Monday, 21 September 2009

coconut cream pie

coconut cream pie, on windowsill

If there were such a thing as extreme cookery, I think I'd be a champion. You know, baking under dangerous conditions, high-speed frosting, using spatulas to fend off oncoming missiles... all hypothetical examples, obviously. Of course I don't live in a madhouse.

The thing is now, I don't know how to cook in normal conditions. I'm so used to stepping over brawling sisters on my way to the Kitchenaid that when the kitchen is quiet and empty I'm quite baffled, and keep checking behind doors and under tables in case someone's planning an ambush. Every recipe I make comes with mental breakdown as standard, and if there's no one else around to cause it, I find I've started sabotaging myself.

oh fuck.

There's no excuse. Perhaps I felt I was having too easy a time of it? Perhaps I was subconciously un-nerved by my serene and stress-free morning in the kitchen, and felt I should dump my pie crust out on the counter just to stop myself from getting too complacent? Perhaps I had been lulled into a false sense of security and totally disengaged my brain as a result, causing me to - I wish I was kidding - TURN MY PIE DISH UPSIDE DOWN to try and brush away the messy crumbs from the trimmed edges?

I'm getting hacked off again just thinking about it.

Usually I'd take this sort of thing as a sign that I'm not destined for culinary success on that particular day, and would either go back to it some other time or ditch the recipe - but I had a potluck dinner that evening, and had already made the pie filling, and didn't have a lot to lose by baking up another rush-job coconut crust. I mean, apart from my sanity, and other things I wouldn't really miss. As a result my pastry is a bit of a mess, but nothing that can't be fixed by a mound of sweetened, vanilla-scented whipped cream.

So, yes. Extreme baking: I'm pretty good at it. Regular baking?

Not so much.

whole & intact coconut pie crustbounty bar filling =]coconut cream pie 4coconut cream pie 2

Triple Coconut Cream Pie
Tom Douglas’ Seattle Kitchen
(Makes one 9-inch pie)

The good news is that this pie is pretty simple to put together, provided you remember to switch your brain on beforehand, and is completely delicious - and apparently, rather famous at Tom Douglas' Dahlia Lounge restaurant in Seattle. I've never set foot in Seattle, but it went down equally well in a sleepy Northern English village at our potluck dinner. Of the coconut filling, my friend Leah declared happily, 'it tastes just like the filling of a Bounty bar!', and I had to explain that Bounty bars tasted of coconut, rather than coconut tasting of Bounty bars.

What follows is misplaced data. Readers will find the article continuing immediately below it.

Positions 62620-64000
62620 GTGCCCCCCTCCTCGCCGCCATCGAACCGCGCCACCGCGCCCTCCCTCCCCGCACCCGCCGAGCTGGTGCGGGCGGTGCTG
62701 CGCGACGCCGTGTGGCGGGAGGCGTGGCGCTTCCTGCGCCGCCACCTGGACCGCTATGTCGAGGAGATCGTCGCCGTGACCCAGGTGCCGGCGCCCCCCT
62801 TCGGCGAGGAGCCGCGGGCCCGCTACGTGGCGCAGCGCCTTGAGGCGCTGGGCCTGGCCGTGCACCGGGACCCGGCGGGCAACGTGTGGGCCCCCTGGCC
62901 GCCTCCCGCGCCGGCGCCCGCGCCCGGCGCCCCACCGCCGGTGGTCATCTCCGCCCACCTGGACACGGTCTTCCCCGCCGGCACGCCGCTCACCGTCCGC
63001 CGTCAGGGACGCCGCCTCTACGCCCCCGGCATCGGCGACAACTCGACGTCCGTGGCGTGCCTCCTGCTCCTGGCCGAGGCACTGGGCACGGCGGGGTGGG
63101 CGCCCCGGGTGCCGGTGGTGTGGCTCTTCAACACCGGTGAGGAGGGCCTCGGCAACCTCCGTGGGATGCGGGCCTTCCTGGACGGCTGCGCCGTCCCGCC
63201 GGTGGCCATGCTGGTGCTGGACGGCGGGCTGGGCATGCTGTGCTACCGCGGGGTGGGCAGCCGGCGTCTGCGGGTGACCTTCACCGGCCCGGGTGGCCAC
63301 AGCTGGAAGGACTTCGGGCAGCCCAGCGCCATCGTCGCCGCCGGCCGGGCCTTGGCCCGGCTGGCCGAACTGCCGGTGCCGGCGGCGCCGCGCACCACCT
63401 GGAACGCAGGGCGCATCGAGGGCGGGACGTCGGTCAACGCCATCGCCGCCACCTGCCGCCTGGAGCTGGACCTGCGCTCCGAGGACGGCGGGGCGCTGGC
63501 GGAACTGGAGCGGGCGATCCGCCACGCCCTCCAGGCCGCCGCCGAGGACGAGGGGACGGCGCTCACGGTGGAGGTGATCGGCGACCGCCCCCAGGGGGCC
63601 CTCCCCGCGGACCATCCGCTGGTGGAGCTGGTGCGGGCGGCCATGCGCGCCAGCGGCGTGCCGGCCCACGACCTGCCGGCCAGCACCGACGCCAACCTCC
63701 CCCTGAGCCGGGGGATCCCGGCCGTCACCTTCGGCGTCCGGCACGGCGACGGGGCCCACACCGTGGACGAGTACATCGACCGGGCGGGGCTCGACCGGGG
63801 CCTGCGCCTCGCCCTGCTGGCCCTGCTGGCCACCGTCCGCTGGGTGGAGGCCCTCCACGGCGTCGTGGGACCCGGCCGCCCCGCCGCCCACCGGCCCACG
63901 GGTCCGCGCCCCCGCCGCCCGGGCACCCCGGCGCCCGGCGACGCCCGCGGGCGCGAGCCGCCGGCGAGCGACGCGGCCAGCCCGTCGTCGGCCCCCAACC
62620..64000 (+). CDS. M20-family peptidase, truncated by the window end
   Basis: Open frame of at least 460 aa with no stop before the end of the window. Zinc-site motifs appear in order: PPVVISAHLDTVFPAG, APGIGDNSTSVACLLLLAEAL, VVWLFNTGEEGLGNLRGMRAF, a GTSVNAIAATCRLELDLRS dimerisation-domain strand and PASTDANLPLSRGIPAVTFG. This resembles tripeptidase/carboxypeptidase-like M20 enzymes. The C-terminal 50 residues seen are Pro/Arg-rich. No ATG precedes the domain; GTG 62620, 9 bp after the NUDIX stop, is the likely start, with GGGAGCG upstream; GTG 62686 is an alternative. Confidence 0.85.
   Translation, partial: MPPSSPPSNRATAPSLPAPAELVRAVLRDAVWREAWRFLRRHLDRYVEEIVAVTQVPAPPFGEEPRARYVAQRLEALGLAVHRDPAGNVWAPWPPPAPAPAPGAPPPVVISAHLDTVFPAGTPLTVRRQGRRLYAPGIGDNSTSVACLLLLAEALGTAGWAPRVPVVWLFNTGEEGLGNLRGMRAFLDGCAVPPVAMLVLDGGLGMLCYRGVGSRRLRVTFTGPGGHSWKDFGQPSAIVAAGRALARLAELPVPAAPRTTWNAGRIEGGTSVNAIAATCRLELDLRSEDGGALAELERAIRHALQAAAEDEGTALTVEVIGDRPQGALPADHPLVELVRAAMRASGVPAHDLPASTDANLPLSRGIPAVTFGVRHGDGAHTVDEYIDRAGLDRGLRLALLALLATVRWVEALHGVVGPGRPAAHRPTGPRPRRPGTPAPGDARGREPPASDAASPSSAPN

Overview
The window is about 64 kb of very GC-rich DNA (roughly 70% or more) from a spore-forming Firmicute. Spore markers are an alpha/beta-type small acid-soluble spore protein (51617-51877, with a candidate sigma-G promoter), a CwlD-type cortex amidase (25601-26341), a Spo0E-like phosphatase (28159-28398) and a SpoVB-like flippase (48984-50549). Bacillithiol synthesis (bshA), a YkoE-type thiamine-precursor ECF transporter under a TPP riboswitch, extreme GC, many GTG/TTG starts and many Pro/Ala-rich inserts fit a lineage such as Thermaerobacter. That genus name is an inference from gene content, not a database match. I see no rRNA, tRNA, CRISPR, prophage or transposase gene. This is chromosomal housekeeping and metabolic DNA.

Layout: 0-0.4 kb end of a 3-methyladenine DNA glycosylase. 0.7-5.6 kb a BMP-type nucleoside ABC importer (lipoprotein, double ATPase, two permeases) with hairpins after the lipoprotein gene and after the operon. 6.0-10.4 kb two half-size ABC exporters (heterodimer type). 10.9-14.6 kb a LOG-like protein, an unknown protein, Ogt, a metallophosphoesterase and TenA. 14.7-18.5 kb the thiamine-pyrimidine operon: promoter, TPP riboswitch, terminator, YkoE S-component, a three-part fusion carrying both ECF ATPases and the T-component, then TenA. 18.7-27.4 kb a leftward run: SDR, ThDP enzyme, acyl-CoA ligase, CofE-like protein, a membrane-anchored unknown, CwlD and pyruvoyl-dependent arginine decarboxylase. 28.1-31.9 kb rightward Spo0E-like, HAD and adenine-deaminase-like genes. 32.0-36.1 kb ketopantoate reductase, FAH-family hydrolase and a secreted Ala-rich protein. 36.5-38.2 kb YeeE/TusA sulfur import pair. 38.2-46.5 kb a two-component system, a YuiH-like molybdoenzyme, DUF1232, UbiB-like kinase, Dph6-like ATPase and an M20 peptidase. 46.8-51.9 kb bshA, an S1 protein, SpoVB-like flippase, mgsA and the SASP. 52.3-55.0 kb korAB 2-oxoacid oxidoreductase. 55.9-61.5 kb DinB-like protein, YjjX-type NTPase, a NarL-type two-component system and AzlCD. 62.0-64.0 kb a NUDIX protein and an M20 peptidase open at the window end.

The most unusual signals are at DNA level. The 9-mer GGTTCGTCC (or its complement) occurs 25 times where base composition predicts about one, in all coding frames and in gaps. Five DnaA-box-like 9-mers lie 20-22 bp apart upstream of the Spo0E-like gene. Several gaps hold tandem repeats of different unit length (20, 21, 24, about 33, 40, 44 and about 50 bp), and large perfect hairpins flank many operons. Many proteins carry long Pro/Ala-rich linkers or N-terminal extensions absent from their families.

This was the only part of the dinner conversation that wasn't about religious theme parks or Alice's shorts, so you're lucky I have anything suitable to report at all.

For The Coconut Pastry Cream:
480ml (2 cups) milk
480ml
- don't know the weight, sorry (2 cups) dessicated coconut
1 vanilla bean, split in half lengthwise
2 large eggs
110g
(1/2 cup plus 2 tbsp) sugar
3 tbsp plain flour
60g
(1/2 stick) unsalted butter, softened

For The Pie:
One 9" Coconut Pie Shell (recipe below) pre-baked and cooled
600ml
(2 1/2 cups) heavy cream, chilled
60g
(1/3 cup) sugar
1 tso pure vanilla extract

For Garnish
60g (2oz) toasted flaked coconut - or unsweetened "chip"/large-shred coconut (about 11/2 cups)
Chunks of white chocolate (60-100g/4 to 6oz, to make 60g/2oz of curls)

1. To make the pastry cream, combine the milk and coconut in a medium saucepan. Scrape the seeds from the vanilla bean and add both the seeds and pod to the milk mixture. Place the saucepan over medium-high heat and stir occasionally until the mixture almost comes to a boil.

2. In a bowl, whisk together the eggs, sugar, and flour until well combined. Temper the eggs (to keep them from scrambling) by pouring a small amount (about 1/3 Cup) of the scalded milk into the egg mixture while whisking. Then add the warmed egg mixture to the saucepan of milk and coconut. Whisk over medium-high heat until the pastry cream thickens and begins to bubble. Keep whisking until the mixture is very thick, 4 to 5 minutes more. Remove the saucepan from the heat. Add the butter and whisk until it melts. Remove and discard the vanilla pod. Transfer the pastry cream to a bowl and place it over a bowl of ice water. Stir occasionally until it is cool. Place a piece of plastic wrap directly on the surface of the pastry cream to prevent a crust from forming and refrigerate until completely cold. The pastry cream will thicken as it cools.

3. When the pastry cream is cold, fill the prebaked pie shell with it, smoothing the surface. In an electric mixer with the whisk, whip the heavy cream with the sugar and vanilla on medium speed. Gradually increase the speed to high and whip to peaks that are firm enough to hold their shape. Fill a pastry bag fitted with a star tip with the whipped cream and pipe it all over the surface of the pie, or spoon it over.

4. For the garnish, if not using pre-toasted coconut, heat the oven to 180°C. Spread the coconut chips on a baking sheet and toast in the oven, watching carefully and stirring once or twice, since coconut burns easily, until lightly browned, 7 to 8 minutes. Use a vegetable peeler to scrape about 2 ounces of the white chocolate into curls.

Decorate pie with white chocolate curls and the toasted coconut.

Coconut Pie Shell
180g (1 cup + 2 tbsp) plain flour
120ml - don't know weight
- (1/2 cup) dessicated coconut
115g
(1 stick) cold unsalted butter, cut into 1/2 inch cubes
2 tsp sugar
1/4 tsp salt
80ml
(1/3 cup) ice water, or more as needed

In a food processor, combine the flour, coconut, diced butter, sugar, and salt. Pulse to form course crumbs. Gradually add the water while pulsing. Use only as much water as needed for the dough to hold together when gently pressed between your fingers. You don’t want to work the dough with your hands; you just want to make sure the dough is holding. The dough will be quite loose.